Back in the bad old days before U.S. railroads were relieved of the most onerous of government regulations, shippers had little to choose from when selecting a carrier. Today, each major railroad has different strengths — and weaknesses — and, like baseball managers, each plays to those strengths and away from the weaknesses.
Rates before deregulation were pretty much identical between any origin-destination pair, and service generally was poor, if not downright bad.
It wasn’t that railroads wanted to provide poor service. They had no real choice. Even the most profitable railroads did not earn enough to justify or support reinvestment in their fixed plant. Without investment, track deteriorated, slow orders increased, aging equipment failed, and the railroad industry fell into a vicious cycle of bad begetting more bad.
There rarely is a single cause of good or bad; invariably, a series of events or incidents combine. That certainly was true in rail transportation.
Railroads set rates collectively, and for those who don’t remember the time before passage of the Staggers Rail Act of 1980, they attempted to protect all participants. I was employed by the Association of American Railroads then, and can remember when a group of dark-suited men carrying bulging cases would show up and take over a conference room. That meant the industry was about to file another rate case at the Interstate Commerce Commission.
There may have been five railroads competing for business between Chicago and Kansas City, for example, and each got a vote on what the rate increase should be. But if a sixth railroad that did not have a direct route between the two cities could cobble together a route by way of St. Louis, it also got a say in what the increase should be.
The people who negotiated rates didn’t seem to see the folly of such a system. That was the way rail rates were determined and they always had been determined that way, was their attitude.
Once a rate increase was filed, affected customers and unaffected customers who were concerned about competitive fall-out routinely filed protests. The ICC, which saw its role as primarily protecting shippers, frequently suspended the proposal for investigation. Usually, the increase eventually was approved, but the railroads, which operated for months without the needed revenue, never got a retroactive payment.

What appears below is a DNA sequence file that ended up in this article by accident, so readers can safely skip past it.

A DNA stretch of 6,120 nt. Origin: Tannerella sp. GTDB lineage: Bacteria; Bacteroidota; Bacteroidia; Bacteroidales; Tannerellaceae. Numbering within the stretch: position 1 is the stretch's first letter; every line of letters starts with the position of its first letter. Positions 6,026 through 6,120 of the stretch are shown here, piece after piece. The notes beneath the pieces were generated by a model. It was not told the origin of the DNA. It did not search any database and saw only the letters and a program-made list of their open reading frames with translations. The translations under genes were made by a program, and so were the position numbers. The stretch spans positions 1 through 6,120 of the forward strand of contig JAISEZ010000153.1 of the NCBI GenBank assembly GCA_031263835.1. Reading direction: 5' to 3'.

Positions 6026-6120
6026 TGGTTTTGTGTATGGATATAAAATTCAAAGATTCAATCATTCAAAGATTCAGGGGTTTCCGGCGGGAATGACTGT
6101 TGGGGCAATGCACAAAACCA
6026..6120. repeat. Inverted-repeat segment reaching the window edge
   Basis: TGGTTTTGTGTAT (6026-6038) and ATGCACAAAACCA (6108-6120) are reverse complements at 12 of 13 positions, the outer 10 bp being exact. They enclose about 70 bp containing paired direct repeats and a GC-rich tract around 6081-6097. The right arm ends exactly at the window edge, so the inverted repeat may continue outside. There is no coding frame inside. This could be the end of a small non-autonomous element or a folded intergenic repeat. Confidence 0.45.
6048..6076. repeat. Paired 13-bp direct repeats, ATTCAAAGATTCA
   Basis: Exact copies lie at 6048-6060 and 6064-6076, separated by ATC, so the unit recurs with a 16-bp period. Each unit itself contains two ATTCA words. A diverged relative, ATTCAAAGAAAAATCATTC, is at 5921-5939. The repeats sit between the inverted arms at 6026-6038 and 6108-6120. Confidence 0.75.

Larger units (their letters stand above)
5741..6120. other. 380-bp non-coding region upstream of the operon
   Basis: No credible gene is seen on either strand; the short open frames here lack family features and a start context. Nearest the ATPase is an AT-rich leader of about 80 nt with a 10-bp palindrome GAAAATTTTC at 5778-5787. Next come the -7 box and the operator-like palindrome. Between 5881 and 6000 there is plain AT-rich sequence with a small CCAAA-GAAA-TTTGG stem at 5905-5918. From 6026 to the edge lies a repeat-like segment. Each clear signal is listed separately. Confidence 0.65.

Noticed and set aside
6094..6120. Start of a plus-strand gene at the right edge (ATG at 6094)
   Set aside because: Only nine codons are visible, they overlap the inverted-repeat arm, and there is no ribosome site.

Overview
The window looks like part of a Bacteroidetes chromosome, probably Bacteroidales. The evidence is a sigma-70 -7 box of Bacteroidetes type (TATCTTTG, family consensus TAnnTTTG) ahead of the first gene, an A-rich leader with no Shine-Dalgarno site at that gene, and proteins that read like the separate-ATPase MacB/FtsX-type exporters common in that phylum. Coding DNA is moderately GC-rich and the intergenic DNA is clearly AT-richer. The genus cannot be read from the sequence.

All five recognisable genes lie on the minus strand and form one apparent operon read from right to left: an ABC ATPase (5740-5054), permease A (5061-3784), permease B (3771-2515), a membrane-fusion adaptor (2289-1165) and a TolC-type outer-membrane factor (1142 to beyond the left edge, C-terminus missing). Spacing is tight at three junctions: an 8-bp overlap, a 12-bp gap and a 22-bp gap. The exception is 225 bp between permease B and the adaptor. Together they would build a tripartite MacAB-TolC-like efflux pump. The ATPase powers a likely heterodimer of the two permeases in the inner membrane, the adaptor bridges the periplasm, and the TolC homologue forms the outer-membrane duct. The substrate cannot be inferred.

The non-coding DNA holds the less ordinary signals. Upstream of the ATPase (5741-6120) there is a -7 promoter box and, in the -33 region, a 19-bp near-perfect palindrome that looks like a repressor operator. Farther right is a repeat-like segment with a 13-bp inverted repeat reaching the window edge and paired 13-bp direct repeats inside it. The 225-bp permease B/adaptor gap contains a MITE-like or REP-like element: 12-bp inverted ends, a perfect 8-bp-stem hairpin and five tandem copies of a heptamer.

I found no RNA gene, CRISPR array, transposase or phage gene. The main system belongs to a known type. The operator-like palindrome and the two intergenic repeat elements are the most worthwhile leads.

When Consolidated Rail was activated and took over six bankrupt rail systems in the Northeast and Midwest, 25 percent of industry track miles were operating in bankruptcy proceedings. Only in the South and West were railroads remotely successful, and they suffered low earnings and even lower stock prices and values of their securities.
Fast forward to 2009. There are many fewer railroads today, and they endure the sharp traffic decline that marks the current recession. But none is in danger of failing, and all are taking the long view of their business. Capital spending programs continue, although those at the margins are being postponed. Service quality not only is being maintained, but, according to most indexes, is improving.
How did such a change come about? Railroads were deregulated. Congress didn’t intend it to work the way it did. Railroads were expected to raise rates under the assumption that incremental revenue would underpin new investment in rail plant. But Congress also deregulated trucking in 1980 and railroads never had the luxury of raising rates.
Railroads used their new freedom to cut costs wherever possible and to become more efficient. Over time, excess capacity was wrung from the system.
The Staggers Rail Act forced railroads to end collective rate-making, leading each to consider its unique selling point and to focus on using its strengths to draw business and increase earnings.
Securities analysts increasingly see railroading as a business made up of railroads with distinct operating models, not simply “the industry,” as previously viewed.
Rick Paterson, rail analyst with UBS, the Swiss-based investment bank, recently wrote in a note to clients: “Differences in commodity exposures are most often perceived as the primary differentiator between railroads, but we believe relative changes in productivity are more important . . . Dismal volume growth in 2009 is going to have to be offset by a combination of three things in order to maintain earnings: improvements in productivity, core price growth above cost inflation, and benefits from lower fuel prices net of unwinding fuel surcharges.”
CN and Norfolk Southern recently announced the MidAmerica Corridor agreement to share some track. Shaving 60 or 100 miles off various routes can produce real savings, especially where a railroad’s traffic volume might not support an investment in upgrading the line.
Under regulation, need for productivity improvement was so great that projects such as the NS/CN arrangement didn’t get a second look. The thinking then was, “Why struggle to make improvements when a competitor will match the price and we won’t get the benefit of our efforts?”
Today, improvements lead to revenue and earnings growth.
Lawrence H. Kaufman, former intermodal editor of The Journal of Commerce, is a Denver-based consultant whose clients include the Association of American Railroads. Contact him at Lkaufman81509@aol.com.